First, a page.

More Than Lights and Irises

I woke up this morning and thought, “Well, there goes my Indian summer!”  Of course it will be back next week, but today’s chilly temps have turned my thoughts to the fact that soon, winter will be here to settle in and stay for a while.

Working at the Swan Lake Visitors Center, the Tourism staff enjoys watching the gardens change from one season to the next.  Right now, the bald cypress are shedding their needles and staining the water dark brown, and the ginkgo leaves are such a bright yellow that looking at them is almost like trying to stare into the sun.  But it is also time for some of my favorite flowers, the camellias.

Of course, Swan Lake doesn’t have just any old random camellias.  The particular species, c. Japonica and c. Sasanqua, are among the most widely known and have showy, rose-like blooms that will last throughout the winter.  They can be seen in gardens throughout the community, but Swan Lake’s camellias have a story behind them—as do most things at this wonderful park.

You see, prior to Hurricane Hugo in 1989, I don’t think anyone even realized the camellia garden was there.  Camellia bushes grow slowly, and for sixty-odd years, other bushes and trees had been growing over, around and through them until they gradually disappeared from view.  But these strong, hardy shrubs (camellias can live more than one hundred years) bided their time and eventually got their day in the sun.  After Hugo, the City decided to cut a channel in the south (Heath) gardens to improve water flow.  Over near the covered bridge, as the park staff began clearing undergrowth and removing damaged trees, they discovered a wonderful surprise—a healthy, colorful camellia garden.  Research uncovered the fact that this was, in fact, a part of the original garden plan developed by Hamilton Bland in the 1940’s.  The new channel created an island, which now forms a wonderful spot of color in the midst of the winter landscape.  Mostly the c. Sasanqua variety, Camellia Island’s blooms range from white to deep rose, and multiple shades in between.  The island is located in the south gardens, beyond the covered bridge near Garden Street.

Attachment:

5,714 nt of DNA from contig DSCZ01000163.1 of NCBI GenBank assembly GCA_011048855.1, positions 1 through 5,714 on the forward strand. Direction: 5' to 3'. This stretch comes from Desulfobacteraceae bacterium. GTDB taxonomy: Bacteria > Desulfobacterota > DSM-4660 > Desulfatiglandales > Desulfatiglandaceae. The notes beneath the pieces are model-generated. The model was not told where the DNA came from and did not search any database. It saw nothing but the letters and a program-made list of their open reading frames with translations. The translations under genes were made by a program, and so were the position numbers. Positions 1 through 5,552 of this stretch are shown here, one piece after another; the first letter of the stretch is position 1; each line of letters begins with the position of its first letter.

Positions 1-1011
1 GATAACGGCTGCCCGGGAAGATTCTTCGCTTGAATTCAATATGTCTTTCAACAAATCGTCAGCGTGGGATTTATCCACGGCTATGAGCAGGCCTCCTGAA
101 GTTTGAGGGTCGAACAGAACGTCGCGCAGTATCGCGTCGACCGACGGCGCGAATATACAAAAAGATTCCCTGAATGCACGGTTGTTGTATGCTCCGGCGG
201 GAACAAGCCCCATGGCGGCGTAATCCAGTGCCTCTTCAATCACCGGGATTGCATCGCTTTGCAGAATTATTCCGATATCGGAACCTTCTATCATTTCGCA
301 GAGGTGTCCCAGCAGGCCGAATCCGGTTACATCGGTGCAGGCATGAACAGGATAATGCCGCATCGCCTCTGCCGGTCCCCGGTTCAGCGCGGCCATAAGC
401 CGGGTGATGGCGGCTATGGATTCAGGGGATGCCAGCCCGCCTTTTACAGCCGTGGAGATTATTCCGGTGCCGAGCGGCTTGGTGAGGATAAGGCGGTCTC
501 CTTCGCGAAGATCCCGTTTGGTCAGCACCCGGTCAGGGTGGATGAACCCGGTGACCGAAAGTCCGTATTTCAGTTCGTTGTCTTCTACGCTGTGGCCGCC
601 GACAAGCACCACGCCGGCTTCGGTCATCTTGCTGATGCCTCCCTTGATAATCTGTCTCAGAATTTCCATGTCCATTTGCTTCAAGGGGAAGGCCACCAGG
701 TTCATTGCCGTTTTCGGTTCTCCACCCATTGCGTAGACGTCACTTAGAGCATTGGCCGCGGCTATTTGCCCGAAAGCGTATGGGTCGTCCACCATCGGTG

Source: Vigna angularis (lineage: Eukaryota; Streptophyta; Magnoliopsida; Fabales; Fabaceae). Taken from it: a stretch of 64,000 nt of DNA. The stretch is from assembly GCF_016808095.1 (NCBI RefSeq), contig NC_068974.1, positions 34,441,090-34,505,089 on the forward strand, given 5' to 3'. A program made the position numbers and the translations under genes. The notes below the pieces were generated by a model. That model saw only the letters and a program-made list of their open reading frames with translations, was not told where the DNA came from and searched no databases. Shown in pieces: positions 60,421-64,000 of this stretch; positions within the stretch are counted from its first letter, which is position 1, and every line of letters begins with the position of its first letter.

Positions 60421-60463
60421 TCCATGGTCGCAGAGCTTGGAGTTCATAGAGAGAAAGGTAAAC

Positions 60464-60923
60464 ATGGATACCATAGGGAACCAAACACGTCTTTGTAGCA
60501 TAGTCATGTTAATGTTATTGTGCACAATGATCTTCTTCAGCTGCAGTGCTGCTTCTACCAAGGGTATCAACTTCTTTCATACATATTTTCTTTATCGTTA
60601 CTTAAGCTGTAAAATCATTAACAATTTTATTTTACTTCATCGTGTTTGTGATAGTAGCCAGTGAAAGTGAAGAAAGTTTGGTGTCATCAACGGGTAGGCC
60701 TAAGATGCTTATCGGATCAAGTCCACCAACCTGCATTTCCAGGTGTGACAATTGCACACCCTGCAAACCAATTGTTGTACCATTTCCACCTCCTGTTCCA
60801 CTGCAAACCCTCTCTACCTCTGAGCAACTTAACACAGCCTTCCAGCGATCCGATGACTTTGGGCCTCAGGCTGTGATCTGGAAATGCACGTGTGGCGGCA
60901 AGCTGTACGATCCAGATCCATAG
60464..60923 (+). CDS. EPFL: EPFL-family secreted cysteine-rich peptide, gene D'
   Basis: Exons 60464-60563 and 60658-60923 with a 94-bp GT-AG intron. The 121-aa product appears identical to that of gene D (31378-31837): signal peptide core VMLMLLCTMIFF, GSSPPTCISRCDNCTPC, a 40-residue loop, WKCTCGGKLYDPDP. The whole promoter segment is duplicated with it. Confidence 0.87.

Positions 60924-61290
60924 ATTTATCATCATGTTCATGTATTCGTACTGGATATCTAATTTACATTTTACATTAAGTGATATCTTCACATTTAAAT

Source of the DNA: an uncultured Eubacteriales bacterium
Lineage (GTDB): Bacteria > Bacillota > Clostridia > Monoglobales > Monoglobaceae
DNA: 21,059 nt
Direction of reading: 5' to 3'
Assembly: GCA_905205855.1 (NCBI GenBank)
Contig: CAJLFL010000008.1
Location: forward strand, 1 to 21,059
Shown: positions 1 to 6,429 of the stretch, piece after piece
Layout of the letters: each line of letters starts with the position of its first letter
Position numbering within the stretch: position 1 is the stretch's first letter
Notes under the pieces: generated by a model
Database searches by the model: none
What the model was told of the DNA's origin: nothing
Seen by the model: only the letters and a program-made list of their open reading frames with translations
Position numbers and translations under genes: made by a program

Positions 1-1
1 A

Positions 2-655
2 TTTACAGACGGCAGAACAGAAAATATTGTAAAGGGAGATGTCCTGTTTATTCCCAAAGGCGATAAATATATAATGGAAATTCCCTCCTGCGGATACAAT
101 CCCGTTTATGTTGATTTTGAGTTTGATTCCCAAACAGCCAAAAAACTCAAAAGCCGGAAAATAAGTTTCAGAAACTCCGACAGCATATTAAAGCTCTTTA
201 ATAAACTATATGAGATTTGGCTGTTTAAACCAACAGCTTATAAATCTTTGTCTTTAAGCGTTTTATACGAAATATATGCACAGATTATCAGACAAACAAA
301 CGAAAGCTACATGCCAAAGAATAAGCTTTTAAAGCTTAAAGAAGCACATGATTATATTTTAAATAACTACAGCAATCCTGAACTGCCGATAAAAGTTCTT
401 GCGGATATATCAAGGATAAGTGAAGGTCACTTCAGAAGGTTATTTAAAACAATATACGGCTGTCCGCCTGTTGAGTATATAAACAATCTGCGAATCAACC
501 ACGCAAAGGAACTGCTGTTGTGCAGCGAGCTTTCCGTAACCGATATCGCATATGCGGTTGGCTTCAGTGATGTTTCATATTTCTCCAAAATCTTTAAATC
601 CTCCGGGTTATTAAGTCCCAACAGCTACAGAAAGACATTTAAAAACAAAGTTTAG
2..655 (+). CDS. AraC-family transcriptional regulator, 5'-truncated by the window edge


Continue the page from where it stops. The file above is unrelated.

For more information about the gardens, please call the Swan Lake Visitors Center at (803) 436-2640, toll-free at 1-800-688-4748, or visit us online at www.sumtertourism.com.

If you have a hankering for the sight of fresh flowers in bloom during the cold months ahead, please include Swan Lake in your plans.  It’s too late for the irises (they bloom in May) and a couple of weeks too early for the Fantasy of Lights (the lights go on December 1 at 6 p.m.), but why not check out Camellia Island over the coming Thanksgiving weekend?

Advertisements
This entry was posted in Sumter SC Tourism, Sumter, South Carolina and tagged , , , , , . Bookmark the permalink.

2 Responses to More Than Lights and Irises

  1. Hey I am so excited I found your site, I really found you by error, while I was browsing on Aol for something else, Anyhow I am here now and would just like to say thanks for a tremendous post and a all round exciting blog (I also love the theme/design), I don’t have time to browse it all at the moment but I have bookmarked it and also added your RSS feeds, so when I have time I will be back to read a lot more, Please do keep up the great work.

  2. Thanks so much for your response. We try to cover a variety of topics of interest, and it’s very encouraging to hear that we are succeeding! If you are on Facebook, please consider “liking” the Sumter page at http://www.facebook.com/SumterSC. Thank you again, and Happy Thanksgiving from the Swan Lake Visitors Center!

Leave a Reply

Fill in your details below or click an icon to log in:

WordPress.com Logo

You are commenting using your WordPress.com account. Log Out / Change )

Twitter picture

You are commenting using your Twitter account. Log Out / Change )

Facebook photo

You are commenting using your Facebook account. Log Out / Change )

Google+ photo

You are commenting using your Google+ account. Log Out / Change )

Connecting to %s